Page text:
Five steps to meaningful data monetisation

Realising the true value of your organisation’s data

June 27, 2024
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Organisations have been collecting and collating data for years, but many have missed the opportunity to realise its true value. While technology has played its part in data monetisation – first cloud, and now AI – the failure to enable it effectively often lies in other areas such as business alignment, culture, and governance.

Which is why creating a robust strategy that considers an organisational-wide view, will pay dividends further down the track. The first move, however, is to decide what path your organisation will take to data monetisation. It can go in the direction of external monetisation, that is selling data products, or it can focus on internal monetisation - using data to improve customer value and boost business efficiency, in a way that offers a measurable return on investment.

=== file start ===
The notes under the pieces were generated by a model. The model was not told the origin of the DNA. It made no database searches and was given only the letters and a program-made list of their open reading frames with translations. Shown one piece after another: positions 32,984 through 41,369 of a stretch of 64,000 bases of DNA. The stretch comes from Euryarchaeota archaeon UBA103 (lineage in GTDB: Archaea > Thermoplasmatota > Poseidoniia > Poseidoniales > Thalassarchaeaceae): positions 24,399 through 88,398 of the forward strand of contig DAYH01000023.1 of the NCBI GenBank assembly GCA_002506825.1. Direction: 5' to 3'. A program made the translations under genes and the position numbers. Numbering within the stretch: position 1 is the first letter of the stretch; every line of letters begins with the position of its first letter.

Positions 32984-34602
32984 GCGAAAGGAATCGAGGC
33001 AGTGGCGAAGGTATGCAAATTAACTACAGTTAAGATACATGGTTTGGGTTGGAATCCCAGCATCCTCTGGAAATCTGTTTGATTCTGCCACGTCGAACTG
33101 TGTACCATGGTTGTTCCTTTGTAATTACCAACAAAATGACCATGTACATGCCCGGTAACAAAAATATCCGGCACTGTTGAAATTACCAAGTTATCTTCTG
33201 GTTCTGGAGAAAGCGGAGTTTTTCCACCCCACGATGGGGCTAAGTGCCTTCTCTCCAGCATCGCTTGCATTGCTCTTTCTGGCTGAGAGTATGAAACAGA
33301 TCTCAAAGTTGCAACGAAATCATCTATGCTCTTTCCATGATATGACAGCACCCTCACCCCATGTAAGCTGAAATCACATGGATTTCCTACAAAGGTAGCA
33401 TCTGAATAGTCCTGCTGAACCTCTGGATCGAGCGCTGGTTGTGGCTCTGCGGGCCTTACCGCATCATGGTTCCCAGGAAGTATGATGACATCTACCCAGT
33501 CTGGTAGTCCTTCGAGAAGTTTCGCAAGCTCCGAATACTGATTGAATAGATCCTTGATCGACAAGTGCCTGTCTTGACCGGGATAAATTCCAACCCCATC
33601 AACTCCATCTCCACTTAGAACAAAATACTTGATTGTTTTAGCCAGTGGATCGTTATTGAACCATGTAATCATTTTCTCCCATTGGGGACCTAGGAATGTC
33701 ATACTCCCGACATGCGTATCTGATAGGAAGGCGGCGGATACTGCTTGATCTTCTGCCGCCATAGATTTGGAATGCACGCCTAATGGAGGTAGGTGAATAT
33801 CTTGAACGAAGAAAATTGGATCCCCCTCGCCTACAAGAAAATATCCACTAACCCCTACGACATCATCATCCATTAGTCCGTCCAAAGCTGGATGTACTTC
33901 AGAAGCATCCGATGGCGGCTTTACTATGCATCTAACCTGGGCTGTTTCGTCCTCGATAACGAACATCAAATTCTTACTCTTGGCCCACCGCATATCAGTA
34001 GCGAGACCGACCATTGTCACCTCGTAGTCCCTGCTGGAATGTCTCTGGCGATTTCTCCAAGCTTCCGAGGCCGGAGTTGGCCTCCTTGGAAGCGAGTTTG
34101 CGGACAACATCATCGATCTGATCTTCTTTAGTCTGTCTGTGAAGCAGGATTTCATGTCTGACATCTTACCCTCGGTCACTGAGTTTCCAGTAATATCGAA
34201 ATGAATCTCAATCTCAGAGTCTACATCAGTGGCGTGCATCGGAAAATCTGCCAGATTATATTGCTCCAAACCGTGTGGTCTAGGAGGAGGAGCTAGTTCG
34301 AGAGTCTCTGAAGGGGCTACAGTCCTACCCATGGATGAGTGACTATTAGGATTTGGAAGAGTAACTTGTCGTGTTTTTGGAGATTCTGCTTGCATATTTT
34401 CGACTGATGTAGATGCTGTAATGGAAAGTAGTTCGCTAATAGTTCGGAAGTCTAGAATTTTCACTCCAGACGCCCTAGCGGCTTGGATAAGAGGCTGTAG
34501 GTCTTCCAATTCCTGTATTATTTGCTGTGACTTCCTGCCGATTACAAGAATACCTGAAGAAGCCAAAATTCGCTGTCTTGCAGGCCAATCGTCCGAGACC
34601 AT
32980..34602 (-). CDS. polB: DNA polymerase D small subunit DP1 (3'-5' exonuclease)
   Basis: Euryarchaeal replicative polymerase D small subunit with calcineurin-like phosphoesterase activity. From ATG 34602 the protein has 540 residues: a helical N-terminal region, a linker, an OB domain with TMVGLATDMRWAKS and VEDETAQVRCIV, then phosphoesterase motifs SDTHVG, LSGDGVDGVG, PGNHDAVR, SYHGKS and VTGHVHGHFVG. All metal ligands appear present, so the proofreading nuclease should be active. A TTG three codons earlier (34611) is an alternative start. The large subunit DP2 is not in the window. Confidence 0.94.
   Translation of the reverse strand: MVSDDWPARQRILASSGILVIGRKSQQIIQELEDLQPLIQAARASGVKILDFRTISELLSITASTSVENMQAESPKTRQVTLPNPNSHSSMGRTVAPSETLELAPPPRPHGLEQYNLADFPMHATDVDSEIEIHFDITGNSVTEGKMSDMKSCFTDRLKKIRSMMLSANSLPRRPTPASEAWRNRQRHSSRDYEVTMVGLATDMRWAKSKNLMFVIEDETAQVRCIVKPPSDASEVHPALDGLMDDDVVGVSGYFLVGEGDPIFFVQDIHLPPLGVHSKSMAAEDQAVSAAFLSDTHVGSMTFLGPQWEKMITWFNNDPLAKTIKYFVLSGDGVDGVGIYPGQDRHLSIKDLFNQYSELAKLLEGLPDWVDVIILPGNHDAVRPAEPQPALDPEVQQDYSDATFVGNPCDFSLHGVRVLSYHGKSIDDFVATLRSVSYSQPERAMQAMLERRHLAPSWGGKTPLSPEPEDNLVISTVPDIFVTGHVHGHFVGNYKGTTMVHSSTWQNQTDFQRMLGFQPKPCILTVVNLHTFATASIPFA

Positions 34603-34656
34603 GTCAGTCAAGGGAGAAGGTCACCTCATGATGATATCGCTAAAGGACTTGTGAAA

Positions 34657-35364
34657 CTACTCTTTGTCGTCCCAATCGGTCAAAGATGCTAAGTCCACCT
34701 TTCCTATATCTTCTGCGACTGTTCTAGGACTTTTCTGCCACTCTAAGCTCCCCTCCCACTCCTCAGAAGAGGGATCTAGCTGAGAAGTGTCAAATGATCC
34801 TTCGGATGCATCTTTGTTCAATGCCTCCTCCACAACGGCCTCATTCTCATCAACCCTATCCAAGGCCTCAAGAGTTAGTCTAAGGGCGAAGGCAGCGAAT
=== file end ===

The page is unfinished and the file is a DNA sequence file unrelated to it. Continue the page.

As you might expect, at Spark, we favour the latter road – it can take longer, but it ultimately leads to greater riches. And the reason why is demonstrated in the development of a comprehensive AI and data programme at Spark. The first cab off the rank was known as BRAIN, which stands for Build Robust AI for Next-Best-Action. It is designed to help improve our product offering by sifting through a vast trove of data points. Our next major initiative at Spark is also well underway with the use of generative AI across the enterprise. In the era of generative AI, data isn’t just advantageous—it's vital to enable both predictive and generative AI use cases to deliver better customer experiences.

We began creating BRAIN four years ago to address the challenge that at any point in time, only 1-2% of the addressable market is shopping for a plan. The idea was that if we could predict who those people were, then we could send them the right offers at the right time.

Over the last three years, Spark has delivered a 17% efficiency gain in our marketing investment annually through our BRAIN capability. So how did we achieve this? We put it down to the following five steps – vision, organisation, governance, technology, and culture – which can also be followed by your organisation.

1. Vision – defining a data product that supports your business strategy